OPINION: Anyone in public life will have to get used to rumours. They are an occupational hazard.
When I was hosting a nightly TV programme, I used to hear rumours about myself that at times, I wished were true. Oh to lead such an exciting life.
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Let me give you just a taste of what this is like.
One Sunday afternoon I was relaxing at home. I get a call from my boss - head of news and current affairs. He ummed and he ahhed and he beat around the bush. He was obviously struggling with something he needed to say.
The press officers at TVNZ, he said, have been getting media enquiries about a story that was circulating - a story that was about to blow.
Oh yes? I said.
They were saying that the Truth newspaper was about to publish some story - with photos which involved me in dodgy behaviour.
The nature of this story was that I had been filmed snorting cocaine off hookers' bottoms. Yes! It was extraordinary.
My boss was waiting for me to put his mind at ease - but I just left him hanging, because I was pretty pissed off.
Are you seriously expecting me to address this crap?, I asked. Are you seriously calling to see if this is true? Because if you are, I'm actually quite offended.
Finally I said, I hope they publish. I could do with a bach.
Here's the thing with rumours - they are insidious.
I've often told the story of LBJ when standing for the senate in Texas telling his staff to spread the rumour that his opponent liked having sex with barnyard animals.
"We can't say that!" the staff protested. "It's not true!".
"I know it's not true," thundered the former president. "I just want to hear the son of a bitch deny it."
That is one of the great dilemmas of course - how to respond.
In my case, all the papers wanted was my denial so they could publish a story.
On the Monday I received a call from a reporter from the Herald, wanting to know how I felt about the impending story.
"What story is that," I asked.
The reporter stumbled, knowing to repeat or acknowledge this rubbish would land her in a defamation situation.
"The story that Truth is publishing."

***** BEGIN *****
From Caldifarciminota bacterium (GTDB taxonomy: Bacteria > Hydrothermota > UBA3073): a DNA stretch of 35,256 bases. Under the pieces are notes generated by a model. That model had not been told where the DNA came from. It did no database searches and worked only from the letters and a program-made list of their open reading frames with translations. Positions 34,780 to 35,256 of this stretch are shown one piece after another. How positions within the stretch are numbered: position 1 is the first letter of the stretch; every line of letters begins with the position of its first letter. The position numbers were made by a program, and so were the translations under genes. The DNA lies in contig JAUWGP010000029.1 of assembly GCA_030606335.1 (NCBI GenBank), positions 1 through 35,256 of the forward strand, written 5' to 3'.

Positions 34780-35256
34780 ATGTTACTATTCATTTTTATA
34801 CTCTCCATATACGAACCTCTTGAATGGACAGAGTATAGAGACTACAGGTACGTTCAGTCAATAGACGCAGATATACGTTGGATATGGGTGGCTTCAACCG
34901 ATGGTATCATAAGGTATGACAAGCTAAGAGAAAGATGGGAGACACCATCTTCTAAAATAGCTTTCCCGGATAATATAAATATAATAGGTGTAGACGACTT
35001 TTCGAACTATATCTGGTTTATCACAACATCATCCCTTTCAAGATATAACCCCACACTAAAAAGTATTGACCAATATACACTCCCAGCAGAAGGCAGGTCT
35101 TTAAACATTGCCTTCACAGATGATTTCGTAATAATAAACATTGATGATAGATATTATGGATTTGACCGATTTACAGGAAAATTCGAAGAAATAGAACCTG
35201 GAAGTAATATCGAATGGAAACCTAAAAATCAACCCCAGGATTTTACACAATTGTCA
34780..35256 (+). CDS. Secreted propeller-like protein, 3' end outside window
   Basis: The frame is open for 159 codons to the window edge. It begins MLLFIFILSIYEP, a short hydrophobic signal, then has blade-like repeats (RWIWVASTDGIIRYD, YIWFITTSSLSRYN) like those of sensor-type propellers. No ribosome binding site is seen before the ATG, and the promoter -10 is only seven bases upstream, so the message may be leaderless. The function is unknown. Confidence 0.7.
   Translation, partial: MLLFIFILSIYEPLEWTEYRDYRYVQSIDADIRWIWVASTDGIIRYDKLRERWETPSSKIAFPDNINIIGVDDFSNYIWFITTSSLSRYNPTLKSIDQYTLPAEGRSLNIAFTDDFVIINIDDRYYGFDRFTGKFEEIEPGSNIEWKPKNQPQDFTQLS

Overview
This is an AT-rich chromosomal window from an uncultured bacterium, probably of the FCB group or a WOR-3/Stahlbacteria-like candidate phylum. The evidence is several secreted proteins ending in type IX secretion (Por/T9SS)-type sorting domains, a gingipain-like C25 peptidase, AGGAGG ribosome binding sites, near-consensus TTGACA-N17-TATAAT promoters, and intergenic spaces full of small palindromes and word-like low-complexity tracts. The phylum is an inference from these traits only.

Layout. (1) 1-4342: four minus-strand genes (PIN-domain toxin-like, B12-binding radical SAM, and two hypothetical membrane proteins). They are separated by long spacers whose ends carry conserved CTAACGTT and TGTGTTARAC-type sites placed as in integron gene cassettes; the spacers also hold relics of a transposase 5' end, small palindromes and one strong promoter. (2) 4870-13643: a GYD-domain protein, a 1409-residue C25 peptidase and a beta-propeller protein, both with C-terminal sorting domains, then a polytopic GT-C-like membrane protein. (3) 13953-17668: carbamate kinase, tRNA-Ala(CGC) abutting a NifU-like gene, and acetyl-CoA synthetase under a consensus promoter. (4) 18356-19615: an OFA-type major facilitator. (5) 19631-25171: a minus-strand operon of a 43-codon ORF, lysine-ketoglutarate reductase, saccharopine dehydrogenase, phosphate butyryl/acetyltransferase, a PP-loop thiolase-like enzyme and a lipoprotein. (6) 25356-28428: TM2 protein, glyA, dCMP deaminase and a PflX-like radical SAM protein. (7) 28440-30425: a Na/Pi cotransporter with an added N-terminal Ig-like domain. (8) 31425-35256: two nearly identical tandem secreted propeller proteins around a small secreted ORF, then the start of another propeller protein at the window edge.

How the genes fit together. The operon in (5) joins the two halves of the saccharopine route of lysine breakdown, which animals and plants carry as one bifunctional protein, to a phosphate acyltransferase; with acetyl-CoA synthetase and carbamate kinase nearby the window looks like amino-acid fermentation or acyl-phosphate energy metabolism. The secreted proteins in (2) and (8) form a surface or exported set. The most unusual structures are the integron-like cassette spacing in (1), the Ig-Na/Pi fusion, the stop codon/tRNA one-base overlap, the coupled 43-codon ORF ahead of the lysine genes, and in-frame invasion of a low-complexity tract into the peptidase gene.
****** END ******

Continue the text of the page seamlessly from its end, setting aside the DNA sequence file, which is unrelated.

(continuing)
"And what is that," I asked. "Is this what journalism is coming to?," I said. "Are you ringing me up to comment on a story you can't even articulate, that you don't even know is real, and you seriously expect me to dignify this with an answer?"
Needless to say, no story every appeared in Truth or anywhere else. It was never going to because it never happened, but the rumour mill was creating it and these things develop a life of their own.
The same crap circulated around Peter Davis - Helen Clark's husband. It was vile, it was untrue.
Yet the number of times people I vaguely knew swore to me that their second cousin's uncle's brother-in-law was in the diplomatic protection squad and helped her cover up whatever...
I was political editor then. "Really?" I'd say. "Tell them to ring me. We'll publish it."
No one ever did. It never happened.
Which brings us to the rumour mill going into overdrive over Clarke Gayford. What do you do? Do you address them and fuel them and create a discourse? Or do you just ignore them?
In this case, he has benefitted from the New Zealand Police breaking a long-standing tradition of not commenting on rumours or questions of whether someone's under investigation, by putting out a statement to say exactly that - he is not and has not been under investigation.
I don't know if this was a police initiative or a prompting from the Beehive. I don't know who's behind these rumours either. I don't know if the police breaking protocol was the right thing to do.
Perhaps it is just human nature to gossip. But how much should people in the public eye have to suck it up?
Mark Sainsbury is RadioLIVE's Morning Talk host